After the public section, Superintendent R. Booker made announcements about the following events and meetings. There will be LCAP advisory board meetings once a month from 3:45-5:15 p.m. in the PHS Student Center. There will be Budget Advisory Committee meetings once a month in the District Office Board Room from 3:30-5:00 p.m. There will be Site Facilities Tours at Piedmont High School throughout September and October, the next one is October 3rd. The next Speaker Series event will also be October 3rd.

   Tech and Instructions Director S. Griffin presented a PowerPoint outlining the district results for the California Assessment of Student Performance and Progress test (CAASPP). The test replaced the STAR test and is designed for the new Common Core curriculum. There were two parts to the test: adaptive multiple choice and performance tasks. Each student placed on one of the four levels: standard exceeded, standard met, standard nearly met, and standard not met. In the state of California, 49% of students passed– meaning they met or exceeded the standard– the English portion (made up of reading, writing, listening, and research skills) and 37% passed the math portion (made up of concepts, data analysis, and communicating reasoning.) The PUSD had 87% of students pass for both sections. Based on these results, PUSD is #1 in Northern California and #3 in the state. PUSD also did 3% better than it did in 2015. The reason for this increase is because the 2015 LCAP goals to focus on Common Core, teacher qualification, and English Learners support were met through professional development. The LCAP goals for 2016 will be informed by the results of the CAASPP.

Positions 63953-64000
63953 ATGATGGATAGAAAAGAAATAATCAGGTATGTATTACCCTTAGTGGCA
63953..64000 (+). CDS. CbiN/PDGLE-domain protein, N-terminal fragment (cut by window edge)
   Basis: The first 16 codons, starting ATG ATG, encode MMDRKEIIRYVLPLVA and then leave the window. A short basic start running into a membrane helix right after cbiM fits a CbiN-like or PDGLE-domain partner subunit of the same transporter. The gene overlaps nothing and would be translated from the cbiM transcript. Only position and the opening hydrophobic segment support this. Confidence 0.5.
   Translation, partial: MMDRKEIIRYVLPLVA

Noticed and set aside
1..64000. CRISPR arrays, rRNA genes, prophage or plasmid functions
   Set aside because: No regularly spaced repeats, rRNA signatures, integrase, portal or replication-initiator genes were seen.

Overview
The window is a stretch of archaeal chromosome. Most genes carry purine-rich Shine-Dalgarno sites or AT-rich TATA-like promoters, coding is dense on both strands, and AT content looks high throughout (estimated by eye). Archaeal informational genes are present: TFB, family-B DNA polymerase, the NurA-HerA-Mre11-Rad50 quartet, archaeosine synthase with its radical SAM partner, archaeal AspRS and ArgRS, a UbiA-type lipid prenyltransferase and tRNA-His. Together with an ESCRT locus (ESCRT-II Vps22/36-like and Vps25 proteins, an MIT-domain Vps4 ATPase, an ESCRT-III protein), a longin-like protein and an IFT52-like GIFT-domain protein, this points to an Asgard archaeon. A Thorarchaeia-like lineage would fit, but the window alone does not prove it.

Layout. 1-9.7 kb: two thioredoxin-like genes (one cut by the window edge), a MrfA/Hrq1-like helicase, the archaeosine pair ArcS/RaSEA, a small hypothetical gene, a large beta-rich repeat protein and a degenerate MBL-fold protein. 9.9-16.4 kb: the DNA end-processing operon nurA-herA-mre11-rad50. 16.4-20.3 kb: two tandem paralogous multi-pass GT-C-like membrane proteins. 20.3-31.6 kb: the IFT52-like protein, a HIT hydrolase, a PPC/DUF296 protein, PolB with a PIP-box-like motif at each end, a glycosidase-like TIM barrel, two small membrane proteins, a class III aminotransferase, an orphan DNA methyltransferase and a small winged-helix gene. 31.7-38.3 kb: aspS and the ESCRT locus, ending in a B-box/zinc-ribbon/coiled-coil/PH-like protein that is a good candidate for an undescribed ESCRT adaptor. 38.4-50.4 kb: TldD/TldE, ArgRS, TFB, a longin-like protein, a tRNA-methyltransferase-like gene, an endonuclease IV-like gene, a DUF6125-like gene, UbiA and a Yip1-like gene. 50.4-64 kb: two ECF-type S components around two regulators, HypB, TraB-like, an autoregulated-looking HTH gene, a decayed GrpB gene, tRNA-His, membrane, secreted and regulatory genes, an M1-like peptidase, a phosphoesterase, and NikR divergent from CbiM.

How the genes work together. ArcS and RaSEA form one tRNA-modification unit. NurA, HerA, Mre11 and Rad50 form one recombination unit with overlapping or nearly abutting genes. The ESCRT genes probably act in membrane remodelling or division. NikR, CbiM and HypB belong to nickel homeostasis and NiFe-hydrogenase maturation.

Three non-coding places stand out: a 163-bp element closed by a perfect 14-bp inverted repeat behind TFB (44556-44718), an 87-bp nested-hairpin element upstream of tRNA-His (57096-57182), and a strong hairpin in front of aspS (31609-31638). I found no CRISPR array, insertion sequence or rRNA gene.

Though PUSD did very well overall, there was still a large discrepancy between the average score and the lower scores of African American students, English language learners, and Special Education students. Board Member R. Raushenbush asked if there were processes in place to help the kids that scored low on the CAASPP, and the answer was yes, that teachers have access to a student’s individual scores and are aware of the kids that need more help in one or both areas so that they can assist in giving that child’s education more due attention.

   PUSD also scored low on the subsections of listening and communicating reasoning. R. Raushenbush also asked why listening was hard for kids, and S. Griffin’s response was that it was the first year ever that a standardized test evaluated listening skills so the kids have had less practice with those kinds of questions. She also asked what a sample question looked like so that the teachers could better prepare their students.